Archive

July 25th, 2016

July 25, 2016--Snow, runoff and the Colorado River Basin (Mountain Town News)

From his office in Glenwood Springs overlooking the Colorado River, Eric Kuhn has become one of the West’s most prominent thinkers about the intersection of water, climate change, and allocations for farms, factories and cities, including ski towns. He joined the Colorado River Water Conservation District as an engineer after working in the private sector as a nuclear engin


July 23, 2016--Year Round Gardening: Rain barrels soon legal in Colorado (Gazette)

With the approach of legal use of rainwater collection on August 10th, Colorado residents are asking a lot of questions. Before you try reading the actual legislation, we’ll cover some of the basics. New laws allow for the collection and storage of rainwater for use on the property from which it is collected.


July 22, 2016--Water is the new gold (Grand Junction Sentinel)

A Denver newspaper earlier this week highlighted the apparently shocking new discovery by some investors that in Colorado, “water is the new gold.” As the article explained, water rights may be as valuable to modern developers and town builders as the mother lode was during the gold rush that settled Colorado. This latest story involves the pending sale of an old family farm in


July 21st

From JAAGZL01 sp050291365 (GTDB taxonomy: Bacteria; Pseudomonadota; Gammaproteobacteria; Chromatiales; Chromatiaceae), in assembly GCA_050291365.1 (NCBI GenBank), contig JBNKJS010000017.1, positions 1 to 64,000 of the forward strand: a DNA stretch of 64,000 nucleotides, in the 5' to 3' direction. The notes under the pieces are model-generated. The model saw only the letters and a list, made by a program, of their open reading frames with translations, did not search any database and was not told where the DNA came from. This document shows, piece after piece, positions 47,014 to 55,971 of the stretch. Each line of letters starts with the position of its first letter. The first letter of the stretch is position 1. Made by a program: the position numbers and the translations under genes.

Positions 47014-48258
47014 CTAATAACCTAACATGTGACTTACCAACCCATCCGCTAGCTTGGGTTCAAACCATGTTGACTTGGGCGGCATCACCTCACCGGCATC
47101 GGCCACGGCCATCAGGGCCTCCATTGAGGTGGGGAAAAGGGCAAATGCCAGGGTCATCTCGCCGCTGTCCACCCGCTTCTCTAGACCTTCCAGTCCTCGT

July 21, 2016--Groundwater discharge to Upper Colorado River Basin varies in response to drought (USGS)

The Colorado River and its tributaries provide water to more than 40 million people in seven states, irrigate more than 5.5 million acres of land, and support hydropower facilities. More than half of the total streamflow in the UCRB originates from groundwater.


July 21, 2016--Arizona earns federal assurances on Lake Mead water (Tucson.com)

For now, water that Arizona and two other Lower Colorado River Basin states store in Lake Mead is safe from another state’s clutches, the Interior Department says. The commitment, contained in a letter that Deputy Interior Secretary Michael Connor wrote this week, protects this water only through 2016.


July 20, 2016--City adopts plan for water-saving (Montrose Press)

Montrose City Council adopted the municipality’s first water conservation plan on a 5-0 vote Tuesday, with no one in the audience offering comment. Councilor Roy Anderson was “excited” to make the motion for the vote that saw the plan approved. “Some people might be asking why.


July 18th

July 19, 2016--Colorado River: Berkeley Lab to lead the watershed function scientific focus area (Coyote Gulch)

Berkeley Lab will lead the Watershed Function Scientific Focus Area (SFA) to quantify how perturbations to mountainous watershed—floods, drought, fire and early snowmelt—impact the downstream delivery of water, nutrients, carbon, and metals.


July 17th

July 18, 2016--Discussion of McPhee Reservoir water releases will be held July 26 (Durango Herald)

T he Dolores Water Conservancy District and Dolores River Boating Advocates invite the public to a review and discuss the 2016 Lower Dolores River boating season from McPhee Reservoir managed releases. The meeting will be held at 6:oo pm July 26 at the Dolores Community Center.


July 16th

July 17, 2016--How hydroelectric power kills insects, and why that matters (Pacific Standard)

Hydroelectric power is a well-established and low-cost form of renewable energy that doesn’t produce greenhouse gases.